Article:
September 8, 2023
DHAKA – Upon arrival in Dhaka yesterday evening, Russian Foreign Minister Sergei Lavrov said Moscow would prevent any attempt to establish dictates and interference by the US and its allies in this region.
“If we look at the situation and analyse it, we can clearly see that the US and its allies are truly trying to promote their interests in the region by using the so-called Indo-Pacific strategy. Their goal is clearly both to counter China and to isolate Russia in this region,” he said.
Russia will work with its partners in the region to prevent any attempts to establish dictates and also attempts of those who, driven by their own interests, want to tell others what to do, he told a press briefing at the Hotel InterContinental Dhaka.
The Indo-Pacific strategy of the US and its allies is an “expansionist drive” on the part of NATO, he said.
Moscow appreciates that Bangladesh foreign policy is guided exclusively by its national interests despite pressure from the US and its allies, he added.
The Russian foreign minister arrived in Dhaka around 6:00pm after attending the East Asia Summit in Jakarta and held a bilateral meeting with Foreign Minister AK Abdul Momen. He and Momen then held the press briefing.
This is the first time a Russian foreign minister is visiting Bangladesh. He will be calling on Prime Minister Sheikh Hasina today before leaving for New Delhi to attend the G20 Summit.
Lavrov’s Dhaka visit takes place at a time when the Russia-Ukraine war and subsequent sanctions imposed on Russia by the US and other western nations are disrupting global supply chains, causing price hikes, and putting countries like Bangladesh in a tight spot.
The global powers are also focusing on the Indo-Pacific, and Bangladesh, being at a key location in the region, faces a complex balancing act.
Meanwhile, the US sanctions on Rab and its officials and the visa policy as a tool to pressure Bangladesh for holding free and fair elections have also put the government in a tough situation.
At yesterday’s press briefing, Lavrov said, “The intention of the US and its allies in this region is to undermine the security architecture that has existed within the Asian format for decades.
“Those formats were equal… the decisions were made on the basis of the principles of consensus, but Washington and its ‘satellites’ were unhappy…”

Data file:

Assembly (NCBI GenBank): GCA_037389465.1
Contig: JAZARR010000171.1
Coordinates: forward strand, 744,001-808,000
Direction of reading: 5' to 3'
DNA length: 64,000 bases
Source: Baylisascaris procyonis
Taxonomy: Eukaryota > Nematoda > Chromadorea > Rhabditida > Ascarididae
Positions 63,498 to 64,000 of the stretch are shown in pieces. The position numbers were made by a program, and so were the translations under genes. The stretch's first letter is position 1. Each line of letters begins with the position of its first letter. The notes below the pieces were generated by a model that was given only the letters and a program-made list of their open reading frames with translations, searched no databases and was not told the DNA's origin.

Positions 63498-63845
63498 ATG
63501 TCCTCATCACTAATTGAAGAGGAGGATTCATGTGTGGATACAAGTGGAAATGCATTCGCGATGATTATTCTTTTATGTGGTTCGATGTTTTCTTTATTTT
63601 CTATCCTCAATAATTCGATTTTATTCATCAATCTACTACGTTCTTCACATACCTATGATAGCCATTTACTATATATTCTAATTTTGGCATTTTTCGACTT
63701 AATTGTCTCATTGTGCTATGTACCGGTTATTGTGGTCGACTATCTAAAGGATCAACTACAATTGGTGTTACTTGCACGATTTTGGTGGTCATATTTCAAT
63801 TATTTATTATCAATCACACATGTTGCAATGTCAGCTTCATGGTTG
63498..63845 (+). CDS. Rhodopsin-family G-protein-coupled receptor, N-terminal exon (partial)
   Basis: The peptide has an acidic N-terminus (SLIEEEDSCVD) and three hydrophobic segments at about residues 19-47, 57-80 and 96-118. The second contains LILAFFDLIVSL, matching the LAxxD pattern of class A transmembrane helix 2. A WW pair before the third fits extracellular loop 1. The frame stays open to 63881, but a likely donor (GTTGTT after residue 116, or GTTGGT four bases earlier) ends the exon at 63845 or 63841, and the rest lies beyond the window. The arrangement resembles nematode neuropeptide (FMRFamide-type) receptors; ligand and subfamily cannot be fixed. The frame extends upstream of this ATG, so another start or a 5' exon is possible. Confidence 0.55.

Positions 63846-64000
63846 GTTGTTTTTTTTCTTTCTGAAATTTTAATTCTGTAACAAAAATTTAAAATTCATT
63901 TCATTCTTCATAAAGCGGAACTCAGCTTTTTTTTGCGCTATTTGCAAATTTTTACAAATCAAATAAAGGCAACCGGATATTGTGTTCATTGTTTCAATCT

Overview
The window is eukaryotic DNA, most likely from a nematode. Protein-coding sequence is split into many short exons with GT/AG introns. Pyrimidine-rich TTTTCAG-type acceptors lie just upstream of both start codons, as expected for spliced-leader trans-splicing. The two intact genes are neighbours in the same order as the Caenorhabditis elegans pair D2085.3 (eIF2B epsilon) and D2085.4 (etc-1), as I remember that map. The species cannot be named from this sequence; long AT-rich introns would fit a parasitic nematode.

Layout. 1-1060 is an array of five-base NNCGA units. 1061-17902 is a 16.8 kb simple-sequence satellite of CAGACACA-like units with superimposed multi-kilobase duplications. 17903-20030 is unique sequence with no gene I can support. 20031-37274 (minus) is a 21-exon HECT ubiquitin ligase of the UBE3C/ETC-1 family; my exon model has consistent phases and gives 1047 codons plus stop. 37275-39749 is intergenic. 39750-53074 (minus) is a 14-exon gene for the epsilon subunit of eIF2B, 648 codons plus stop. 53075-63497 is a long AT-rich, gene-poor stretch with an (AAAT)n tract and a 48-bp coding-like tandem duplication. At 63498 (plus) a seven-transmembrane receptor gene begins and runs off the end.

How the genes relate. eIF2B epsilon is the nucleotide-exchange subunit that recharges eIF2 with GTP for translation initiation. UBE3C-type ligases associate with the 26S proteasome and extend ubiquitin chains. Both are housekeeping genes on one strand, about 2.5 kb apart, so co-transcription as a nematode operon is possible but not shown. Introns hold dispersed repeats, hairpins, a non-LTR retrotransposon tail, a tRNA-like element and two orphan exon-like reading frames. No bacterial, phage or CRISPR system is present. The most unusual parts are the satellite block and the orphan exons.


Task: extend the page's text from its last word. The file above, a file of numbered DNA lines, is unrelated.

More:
Russia supported Bangladesh during the Liberation War in 1971. The bilateral trade between the two countries is about $3 billion. Bangladesh is also constructing its first nuclear power plant in Rooppur with Russian support.
However, making payments to Russia faced challenges because of US sanctions on Russian banks. Bangladesh early this year restricted 69 US-sanctioned ships from berthing in Bangladesh.
Lavrov assured of timely implementation of the project, saying, “We have assurances from both companies supplying in this project that this will be moving according to the schedule.”
The first shipment of nuclear fuel will arrive in Bangladesh in October, he said.
Regarding Bangladesh’s decision to use yuan, the Chinese currency, to pay back the loans for the power plant, he said, “We are moving very fast to use a variety of systems that would be based on the national currency and not of the currency of countries who use it as a weapon.”
Russia and Bangladesh have spoken about making a permanent deal regarding the possible supply of LNG, wheat and fertilisers from the former to the latter, said Lavrov.
Russia and China have been opposing UN resolutions on Myanmar over the Rohingya issue since the beginning of the crisis in 2017. Russia is also a major arms supplier to the Myanmar junta.
Lavrov yesterday announced Russia’s support for Bangladesh in the ongoing dialogue with Myanmar.
“Russia thinks that the Rohingya should go back to Myanmar. We believe that outside actors should limit themselves to simply creating favourable conditions for a mutually acceptable solution. This is exactly what the Russian Federation is doing in [this] context… and will continue doing so.
“However, certain outside players use these issues to exert pressure on one of the parties and to interfere in its domestic affairs. I believe that this is both counterproductive and unacceptable.”
When it was his turn, Foreign Minister Abdul Momen said, “There are challenges in doing business due to the Ukraine war. We also requested duty free quota access for our products.”
Bangladesh does not want any war and crises should be solved through dialogue and discussion, Momen said.
A journalist asked Momen why Bangladesh was neutral about the Russia-Ukraine war as Bangladesh too has been suffering from the US sanctions.
Momen replied Bangladesh has a foreign policy of “friendship to all and malice to none. We maintain a very balanced foreign policy. Our position is very simple.
“We don’t want to see any proxy war in this region.”